Experts say computer models point to global warming
Northern California, withering under last week's punishing heat, wasn't the only hot spot in the world this year -- thermometers have spiked throughout much of the United States, Canada and Europe, and scientists are predicting more intense, longer and more frequent heat waves in the future.
While leading climate scientists have been reluctant to link regional heat waves with rising temperatures in the world's atmosphere and oceans, they say the recent weather patterns are consistent with computer projections for global warming.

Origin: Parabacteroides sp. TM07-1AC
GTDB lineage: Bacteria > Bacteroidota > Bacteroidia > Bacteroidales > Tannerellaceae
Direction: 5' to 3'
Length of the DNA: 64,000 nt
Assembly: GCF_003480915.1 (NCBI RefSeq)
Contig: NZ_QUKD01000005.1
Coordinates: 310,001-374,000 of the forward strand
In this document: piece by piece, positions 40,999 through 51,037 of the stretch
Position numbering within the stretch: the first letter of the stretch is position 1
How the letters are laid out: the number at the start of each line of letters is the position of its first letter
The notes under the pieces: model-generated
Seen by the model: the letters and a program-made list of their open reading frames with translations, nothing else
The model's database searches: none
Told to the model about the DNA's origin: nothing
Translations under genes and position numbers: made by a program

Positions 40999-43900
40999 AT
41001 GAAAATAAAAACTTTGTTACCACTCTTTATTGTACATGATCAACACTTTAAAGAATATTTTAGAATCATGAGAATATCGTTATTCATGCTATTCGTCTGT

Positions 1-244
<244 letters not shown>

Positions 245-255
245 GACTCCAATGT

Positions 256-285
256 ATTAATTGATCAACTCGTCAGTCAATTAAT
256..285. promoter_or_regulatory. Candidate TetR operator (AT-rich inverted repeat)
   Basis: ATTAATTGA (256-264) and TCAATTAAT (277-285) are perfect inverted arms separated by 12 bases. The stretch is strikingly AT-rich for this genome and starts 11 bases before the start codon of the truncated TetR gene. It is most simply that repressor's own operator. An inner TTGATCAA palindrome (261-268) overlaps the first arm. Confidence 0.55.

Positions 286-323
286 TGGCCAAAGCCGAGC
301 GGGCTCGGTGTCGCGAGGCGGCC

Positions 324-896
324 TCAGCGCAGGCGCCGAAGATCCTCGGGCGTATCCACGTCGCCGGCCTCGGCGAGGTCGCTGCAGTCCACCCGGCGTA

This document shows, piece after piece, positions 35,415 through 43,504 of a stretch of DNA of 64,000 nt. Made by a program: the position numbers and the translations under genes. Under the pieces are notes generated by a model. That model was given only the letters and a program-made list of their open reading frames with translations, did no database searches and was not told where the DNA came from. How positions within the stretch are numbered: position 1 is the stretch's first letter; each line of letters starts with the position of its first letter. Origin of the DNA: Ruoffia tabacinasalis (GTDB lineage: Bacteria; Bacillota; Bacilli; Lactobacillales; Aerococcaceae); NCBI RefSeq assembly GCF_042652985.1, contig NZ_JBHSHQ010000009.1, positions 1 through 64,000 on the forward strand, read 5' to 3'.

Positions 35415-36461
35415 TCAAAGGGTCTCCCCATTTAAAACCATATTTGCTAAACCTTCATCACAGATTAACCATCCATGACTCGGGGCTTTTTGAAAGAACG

In the United States, the first six months of 2006 were the hottest recorded in more than a century, according to the National Oceanic and Atmospheric Administration's National Climatic Data Center. Canada reported the hottest winter and spring since it started keeping track about a half-century ago, while England, Germany and France are sweltering, and the Netherlands is recording the hottest month since temperatures were first measured 300 years ago.
Should the government plan for the effects of gobal warming?